In addition to their collaborative works for stage and television, the acquisitions from Bock and Harnick each contain materials from their individual careers and other collaborations prior to and following their legendary partnership, including pop songs, parodies, and compositions for film and television in addition to work for the musical stage. The evolution of the 1976 Richard Rodgers/Sheldon Harnick musical Rex is present in scripts, scores, and perspicacious revision notes from Harnick for a 2000 revival. The program from the 1945 Flushing High School production of the musical comedy My Dream (starring George "Mahairas") states that its young composer, Jerrold Bock, intends to forsake music for advertising.
"Second thoughts prevailed shortly as evidenced by a college-years musical based on the Paul Bunyan legend and programs from The Tamiment resort where Bock's colleagues included Neil and Dan Simon, Jack Cassidy, and Barbara Cook," according to the library.
The Bock-Harnick archive "will soon be available for aspiring tunesmiths, cultural historians, and theatre buffs alike to peruse first-hand and free of charge, due in large part to the efforts of Curator George Boziwick of the Library's Music Division," according to the announcement.
"If it weren't for George, I wouldn't be here," commented Jerry Bock. "I have seldom had both arms so gently and persuasively twisted to convince me of giving to the Library for the Performing Arts whatever I may have saved along the way. In the end, however, it was learning that Sheldon would also deliver his savings that made it all worthwhile since I do believe that the musical, unlike the poem or the painting or the novel, is the art of collaboration. So with both Sheldon's and my accumulated savings of our work deposited in the Library for the Performing Arts, I hope that those who come in, either out of curiosity or research, leave at least with something of value."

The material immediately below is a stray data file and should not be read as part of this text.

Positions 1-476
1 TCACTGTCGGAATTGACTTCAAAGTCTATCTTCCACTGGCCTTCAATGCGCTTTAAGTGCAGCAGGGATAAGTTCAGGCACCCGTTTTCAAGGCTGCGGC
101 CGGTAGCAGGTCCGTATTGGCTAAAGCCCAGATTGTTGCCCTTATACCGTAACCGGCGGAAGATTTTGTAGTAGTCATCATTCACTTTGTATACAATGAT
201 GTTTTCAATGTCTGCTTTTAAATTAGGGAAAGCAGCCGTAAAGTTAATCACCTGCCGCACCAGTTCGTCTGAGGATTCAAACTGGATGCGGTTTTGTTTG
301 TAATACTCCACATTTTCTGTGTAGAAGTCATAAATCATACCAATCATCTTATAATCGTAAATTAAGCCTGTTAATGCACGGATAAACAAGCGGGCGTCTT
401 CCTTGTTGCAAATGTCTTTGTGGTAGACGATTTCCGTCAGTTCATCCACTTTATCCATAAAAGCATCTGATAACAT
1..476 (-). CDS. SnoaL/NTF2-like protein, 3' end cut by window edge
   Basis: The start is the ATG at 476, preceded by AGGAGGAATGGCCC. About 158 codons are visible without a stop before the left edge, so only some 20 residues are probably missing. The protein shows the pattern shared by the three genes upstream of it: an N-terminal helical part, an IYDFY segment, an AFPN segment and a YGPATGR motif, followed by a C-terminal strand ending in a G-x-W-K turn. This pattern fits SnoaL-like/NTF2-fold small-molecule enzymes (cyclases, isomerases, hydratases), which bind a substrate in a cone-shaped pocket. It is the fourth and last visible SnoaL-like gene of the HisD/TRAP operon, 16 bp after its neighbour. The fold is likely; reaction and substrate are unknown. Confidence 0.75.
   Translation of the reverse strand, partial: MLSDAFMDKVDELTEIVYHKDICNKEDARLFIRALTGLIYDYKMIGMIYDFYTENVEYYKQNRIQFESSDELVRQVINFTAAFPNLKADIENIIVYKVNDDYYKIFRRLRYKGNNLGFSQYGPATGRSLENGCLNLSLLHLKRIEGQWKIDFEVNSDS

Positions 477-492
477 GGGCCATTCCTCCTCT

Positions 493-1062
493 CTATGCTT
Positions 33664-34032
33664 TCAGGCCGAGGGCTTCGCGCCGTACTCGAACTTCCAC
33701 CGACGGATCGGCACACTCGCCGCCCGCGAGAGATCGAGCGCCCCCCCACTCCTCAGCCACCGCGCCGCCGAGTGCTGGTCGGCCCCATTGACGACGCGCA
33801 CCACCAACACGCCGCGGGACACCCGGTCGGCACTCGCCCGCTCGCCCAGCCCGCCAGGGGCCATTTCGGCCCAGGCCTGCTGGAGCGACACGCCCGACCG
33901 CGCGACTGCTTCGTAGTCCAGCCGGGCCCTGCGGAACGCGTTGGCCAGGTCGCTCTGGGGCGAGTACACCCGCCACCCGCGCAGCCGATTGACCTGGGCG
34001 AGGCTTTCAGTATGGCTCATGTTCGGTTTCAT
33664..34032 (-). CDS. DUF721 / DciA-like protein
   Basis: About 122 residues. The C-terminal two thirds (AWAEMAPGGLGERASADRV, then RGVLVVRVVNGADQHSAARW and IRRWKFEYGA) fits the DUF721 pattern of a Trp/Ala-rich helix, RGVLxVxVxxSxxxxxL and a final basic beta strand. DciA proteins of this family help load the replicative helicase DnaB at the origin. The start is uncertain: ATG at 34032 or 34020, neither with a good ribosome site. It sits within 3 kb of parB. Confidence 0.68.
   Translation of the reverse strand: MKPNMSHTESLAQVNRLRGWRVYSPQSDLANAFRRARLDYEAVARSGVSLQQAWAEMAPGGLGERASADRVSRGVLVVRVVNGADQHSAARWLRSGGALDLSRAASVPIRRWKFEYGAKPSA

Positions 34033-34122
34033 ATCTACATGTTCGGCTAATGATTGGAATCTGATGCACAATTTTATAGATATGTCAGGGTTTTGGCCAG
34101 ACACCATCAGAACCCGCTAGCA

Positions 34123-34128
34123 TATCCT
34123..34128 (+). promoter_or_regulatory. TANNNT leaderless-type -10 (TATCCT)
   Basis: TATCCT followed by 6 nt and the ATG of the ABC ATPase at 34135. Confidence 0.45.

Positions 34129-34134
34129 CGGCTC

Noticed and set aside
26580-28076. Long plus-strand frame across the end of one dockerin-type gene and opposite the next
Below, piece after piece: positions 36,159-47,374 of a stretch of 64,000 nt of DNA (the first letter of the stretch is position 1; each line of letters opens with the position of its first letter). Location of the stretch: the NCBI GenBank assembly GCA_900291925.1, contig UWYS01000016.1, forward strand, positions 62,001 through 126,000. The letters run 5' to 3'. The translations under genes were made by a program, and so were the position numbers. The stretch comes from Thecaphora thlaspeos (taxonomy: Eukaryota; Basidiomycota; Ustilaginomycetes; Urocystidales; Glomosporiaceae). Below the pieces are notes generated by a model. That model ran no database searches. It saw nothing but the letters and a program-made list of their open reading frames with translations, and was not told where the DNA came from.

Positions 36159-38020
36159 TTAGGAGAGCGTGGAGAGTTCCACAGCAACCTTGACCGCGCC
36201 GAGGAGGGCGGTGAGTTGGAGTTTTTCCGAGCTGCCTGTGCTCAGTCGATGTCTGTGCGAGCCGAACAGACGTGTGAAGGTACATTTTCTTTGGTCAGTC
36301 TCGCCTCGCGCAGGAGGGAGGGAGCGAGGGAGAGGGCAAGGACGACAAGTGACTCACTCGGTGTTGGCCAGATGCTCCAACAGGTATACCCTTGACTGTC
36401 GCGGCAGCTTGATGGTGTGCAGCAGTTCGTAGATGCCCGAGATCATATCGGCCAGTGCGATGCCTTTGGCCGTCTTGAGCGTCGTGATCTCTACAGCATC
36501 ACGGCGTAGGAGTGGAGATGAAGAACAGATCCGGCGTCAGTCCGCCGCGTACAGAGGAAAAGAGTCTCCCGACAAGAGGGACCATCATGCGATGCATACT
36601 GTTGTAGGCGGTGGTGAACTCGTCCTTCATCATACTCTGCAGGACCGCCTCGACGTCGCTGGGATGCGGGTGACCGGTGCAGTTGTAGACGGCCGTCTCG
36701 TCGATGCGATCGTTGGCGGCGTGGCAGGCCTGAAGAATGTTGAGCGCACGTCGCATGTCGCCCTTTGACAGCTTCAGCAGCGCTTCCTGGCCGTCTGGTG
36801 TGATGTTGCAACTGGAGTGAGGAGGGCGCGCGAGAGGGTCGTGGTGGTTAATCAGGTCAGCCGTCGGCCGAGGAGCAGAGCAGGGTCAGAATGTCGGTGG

The Kander and Ebb collections will come in stages.
"Fred and I are thrilled that today you'll get everything we have from Cabaret: original lyric sheets, music manuscripts, even a quote on the price of a gorilla suit in 1966 for those who are interested," Kander said.
"The rest — Flora the Red Menace, Chicago, Spider Woman, The Rink, Steel Pier, Woman of the Year, and everything else — the Library will get later on as a bequest."
The Cabaret collection contains spiral-bound sketch books, copyist transparencies, original holographs, lyric sheets, letters, contracts, production and rehearsal scripts showing revisions and rewrites and director's notes, prop lists, and more. All the show's well-known songs are here, as are "Down, Down, Down," "Never in Paris," "It Must Be Love," and several others left out of the final production.
"Significant dialogue changes, character and thematic interpretations, and all the conceptual, practical, and legal intricacies of producing a Broadway musical are chronicled in their various, original forms, from the days of the working title 'Welcome to Berlin' through Cabaret's shocking Broadway debut and on to a 1987 reworking of the musical," according to the announcement.
"By giving our collections to the Library for the Performing Arts, John and I are insuring that the fun and inspiration that has always fueled our collaboration will never end," Ebb said. "To be among the likes of Richard Rodgers, Frank Loesser, Yip Harburg, Jerry Robbins, Hal Prince, Bock and Harnick, and so many others who've already donated their work is like attending a party in perpetuity with all our greatest heroes and friends. I hope those who come after us will do the same."